"Good" partnerships have been identified as one of the key factors in the success of a microinsurance programme. Insurers, reluctant to employ the direct sales model in a microinsurance context, need to form partnerships with organisations that can serve as distribution channels. Given cost pressures and the need to reach scale in microinsurance, these partnerships are crucial to the success of the programme. The number of multi-stakeholder partnerships in microinsurance is also growing, as governments and donors become active players. These partnerships are particularly difficult to manage as partners have distinct (sometimes conflicting) priorities and very different organisational cultures.
This note aims to analyse microinsurance partnerships and identify key themes based on the experiences of various organisations. It provides a framework with which to analyse both new and existing partnerships, and provides recommendations and strategies to monitor and improve them.
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Microinsurance in Fiji: An evaluation of demand for insurance
Tayag; Joe, Pacific Financial Inclusion Programme (PFIP) and the Asian Development Bank (ADB), March 2012
As of 2010, the Reserve Bank of Fiji reports that only 88,085 life insurance policies were in force covering an estimated 9% of the population. Non-life insurance products such as personal accident insurance, health, and motor vehicle insurance only covered a small fraction of the population. This leaves approximately 800,000 uninsured Fijians vulnerable to unexpected financial expenditures related to deaths, health emergencies, and crop failures. This report evaluates the demand for microinsurance among the members of four potential distribution partners based in Fiji: Partners in Community Development Fiji (PCDF), the Catholic Church of Fiji, the Fiji Muslim League, and Then India Sanmarga Ikya Sangam (TISI Sangam).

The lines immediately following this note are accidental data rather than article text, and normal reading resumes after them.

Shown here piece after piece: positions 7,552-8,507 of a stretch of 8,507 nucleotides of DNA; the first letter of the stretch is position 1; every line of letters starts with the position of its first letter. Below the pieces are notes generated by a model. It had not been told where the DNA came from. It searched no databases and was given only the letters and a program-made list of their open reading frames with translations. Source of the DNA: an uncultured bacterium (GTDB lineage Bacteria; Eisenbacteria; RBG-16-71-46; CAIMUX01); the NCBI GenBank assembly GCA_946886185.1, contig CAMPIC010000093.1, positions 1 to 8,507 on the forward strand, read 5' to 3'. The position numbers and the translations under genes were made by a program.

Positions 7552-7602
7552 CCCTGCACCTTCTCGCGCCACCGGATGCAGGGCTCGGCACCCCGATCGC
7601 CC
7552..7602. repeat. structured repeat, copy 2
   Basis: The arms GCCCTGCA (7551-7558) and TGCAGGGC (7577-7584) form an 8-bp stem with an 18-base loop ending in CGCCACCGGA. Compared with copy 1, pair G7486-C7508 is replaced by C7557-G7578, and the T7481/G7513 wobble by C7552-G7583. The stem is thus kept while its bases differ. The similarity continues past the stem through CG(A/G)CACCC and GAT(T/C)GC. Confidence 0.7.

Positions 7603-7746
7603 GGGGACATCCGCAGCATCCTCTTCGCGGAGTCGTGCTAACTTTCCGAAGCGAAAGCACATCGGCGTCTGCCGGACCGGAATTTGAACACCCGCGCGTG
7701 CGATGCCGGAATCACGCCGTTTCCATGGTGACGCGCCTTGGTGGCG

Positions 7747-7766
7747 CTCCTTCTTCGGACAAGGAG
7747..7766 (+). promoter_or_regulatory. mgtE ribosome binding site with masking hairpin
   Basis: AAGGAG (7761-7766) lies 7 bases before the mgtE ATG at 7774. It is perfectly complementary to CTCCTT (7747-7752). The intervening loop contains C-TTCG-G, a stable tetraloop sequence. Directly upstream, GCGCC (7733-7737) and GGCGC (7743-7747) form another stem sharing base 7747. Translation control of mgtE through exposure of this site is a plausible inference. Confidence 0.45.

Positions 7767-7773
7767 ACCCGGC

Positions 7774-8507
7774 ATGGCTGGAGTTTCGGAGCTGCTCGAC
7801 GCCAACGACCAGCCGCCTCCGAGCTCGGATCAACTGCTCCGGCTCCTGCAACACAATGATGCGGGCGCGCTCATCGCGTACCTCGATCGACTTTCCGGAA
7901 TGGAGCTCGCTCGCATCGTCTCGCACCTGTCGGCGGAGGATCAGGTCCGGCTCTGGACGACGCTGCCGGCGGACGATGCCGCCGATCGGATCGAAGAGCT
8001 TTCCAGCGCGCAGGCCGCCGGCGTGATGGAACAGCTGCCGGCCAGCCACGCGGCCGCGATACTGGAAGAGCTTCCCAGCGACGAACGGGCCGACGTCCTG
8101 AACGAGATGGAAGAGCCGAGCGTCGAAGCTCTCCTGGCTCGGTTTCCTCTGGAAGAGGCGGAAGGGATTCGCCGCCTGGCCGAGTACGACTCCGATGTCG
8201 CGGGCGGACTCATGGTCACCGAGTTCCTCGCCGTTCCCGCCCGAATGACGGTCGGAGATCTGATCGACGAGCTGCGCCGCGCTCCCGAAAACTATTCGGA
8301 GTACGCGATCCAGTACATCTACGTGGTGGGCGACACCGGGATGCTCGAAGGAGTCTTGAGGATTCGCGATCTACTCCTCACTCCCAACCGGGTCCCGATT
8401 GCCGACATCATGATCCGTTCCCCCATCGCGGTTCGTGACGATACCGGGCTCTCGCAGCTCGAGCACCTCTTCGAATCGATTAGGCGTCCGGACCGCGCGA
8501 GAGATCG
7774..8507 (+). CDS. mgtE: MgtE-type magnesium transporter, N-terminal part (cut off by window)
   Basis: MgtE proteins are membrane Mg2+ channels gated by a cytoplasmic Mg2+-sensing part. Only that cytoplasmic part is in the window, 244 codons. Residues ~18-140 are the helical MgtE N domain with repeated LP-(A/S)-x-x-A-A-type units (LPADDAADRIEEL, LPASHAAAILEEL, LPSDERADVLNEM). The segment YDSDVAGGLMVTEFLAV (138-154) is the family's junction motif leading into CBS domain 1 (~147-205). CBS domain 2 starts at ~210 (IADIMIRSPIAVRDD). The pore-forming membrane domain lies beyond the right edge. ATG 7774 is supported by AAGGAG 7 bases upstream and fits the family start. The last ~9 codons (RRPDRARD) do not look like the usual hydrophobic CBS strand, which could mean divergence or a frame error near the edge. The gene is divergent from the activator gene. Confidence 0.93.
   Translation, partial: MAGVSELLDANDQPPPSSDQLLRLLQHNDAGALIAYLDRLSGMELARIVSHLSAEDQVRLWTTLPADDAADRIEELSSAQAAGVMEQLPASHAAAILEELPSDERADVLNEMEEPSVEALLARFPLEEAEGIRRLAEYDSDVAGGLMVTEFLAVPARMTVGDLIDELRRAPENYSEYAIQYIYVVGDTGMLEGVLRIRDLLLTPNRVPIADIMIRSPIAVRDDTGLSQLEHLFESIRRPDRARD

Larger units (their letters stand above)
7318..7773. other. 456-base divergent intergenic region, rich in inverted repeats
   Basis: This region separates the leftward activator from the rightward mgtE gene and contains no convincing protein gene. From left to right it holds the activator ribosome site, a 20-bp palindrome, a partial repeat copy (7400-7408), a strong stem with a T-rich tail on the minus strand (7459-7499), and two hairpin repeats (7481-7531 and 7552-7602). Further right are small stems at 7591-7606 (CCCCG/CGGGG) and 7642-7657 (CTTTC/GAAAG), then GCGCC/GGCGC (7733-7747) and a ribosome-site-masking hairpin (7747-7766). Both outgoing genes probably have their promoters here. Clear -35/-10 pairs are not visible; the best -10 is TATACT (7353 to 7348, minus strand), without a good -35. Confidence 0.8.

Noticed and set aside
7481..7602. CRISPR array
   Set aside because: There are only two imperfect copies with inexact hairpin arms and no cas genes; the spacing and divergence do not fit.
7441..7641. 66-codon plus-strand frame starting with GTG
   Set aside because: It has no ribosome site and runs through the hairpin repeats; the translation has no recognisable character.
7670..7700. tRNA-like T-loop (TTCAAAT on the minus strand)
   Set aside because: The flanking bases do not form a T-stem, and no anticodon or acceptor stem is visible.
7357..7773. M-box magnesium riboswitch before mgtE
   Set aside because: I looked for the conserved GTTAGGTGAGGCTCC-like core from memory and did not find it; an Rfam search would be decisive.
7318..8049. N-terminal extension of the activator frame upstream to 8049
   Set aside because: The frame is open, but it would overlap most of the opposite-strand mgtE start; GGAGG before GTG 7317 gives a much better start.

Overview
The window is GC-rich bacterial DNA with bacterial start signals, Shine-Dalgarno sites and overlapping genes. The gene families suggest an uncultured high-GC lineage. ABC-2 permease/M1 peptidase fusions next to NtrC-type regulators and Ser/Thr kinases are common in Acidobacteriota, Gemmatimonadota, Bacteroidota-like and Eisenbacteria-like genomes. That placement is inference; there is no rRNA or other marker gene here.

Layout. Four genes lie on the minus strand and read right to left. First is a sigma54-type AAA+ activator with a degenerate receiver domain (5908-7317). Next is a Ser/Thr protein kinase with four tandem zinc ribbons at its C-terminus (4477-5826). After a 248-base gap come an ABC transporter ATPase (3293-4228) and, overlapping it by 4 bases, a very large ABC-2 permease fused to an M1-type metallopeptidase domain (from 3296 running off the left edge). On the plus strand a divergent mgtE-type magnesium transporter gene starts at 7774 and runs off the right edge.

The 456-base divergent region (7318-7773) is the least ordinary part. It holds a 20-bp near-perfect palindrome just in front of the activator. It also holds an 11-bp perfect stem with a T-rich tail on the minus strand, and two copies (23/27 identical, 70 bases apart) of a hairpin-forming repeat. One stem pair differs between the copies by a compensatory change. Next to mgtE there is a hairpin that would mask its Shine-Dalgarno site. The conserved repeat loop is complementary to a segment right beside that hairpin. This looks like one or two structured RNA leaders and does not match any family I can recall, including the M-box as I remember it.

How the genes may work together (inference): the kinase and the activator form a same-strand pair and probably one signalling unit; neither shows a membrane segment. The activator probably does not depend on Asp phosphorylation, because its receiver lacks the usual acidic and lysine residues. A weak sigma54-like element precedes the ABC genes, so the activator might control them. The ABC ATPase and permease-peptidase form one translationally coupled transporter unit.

The study shows that demand for new insurance products does exist and provides proof of significant opportunities for insurance growth.
MILK Brief n°10 - Doing the Math - Property Insurance in Ghana
MILK Brief N°10, MicroInsurance Centre, 2012
In January 2012 the MILK Project designed a Client Math study in partnership with MicroEnsure-Ghana and Deutsche Gesellschaft für Internationale Zusammenarbeit (GIZ). The study is centred on the role of the insurance coverage in how insured entrepreneurs coped with this shock, and thus explores the value of this type of coverage.
The MILK’s Client Math methodology is implemented to better understand the financial tools available to and used by those with and without insurance, and to conduct a quantitative assessment of the plausible gains of having insurance.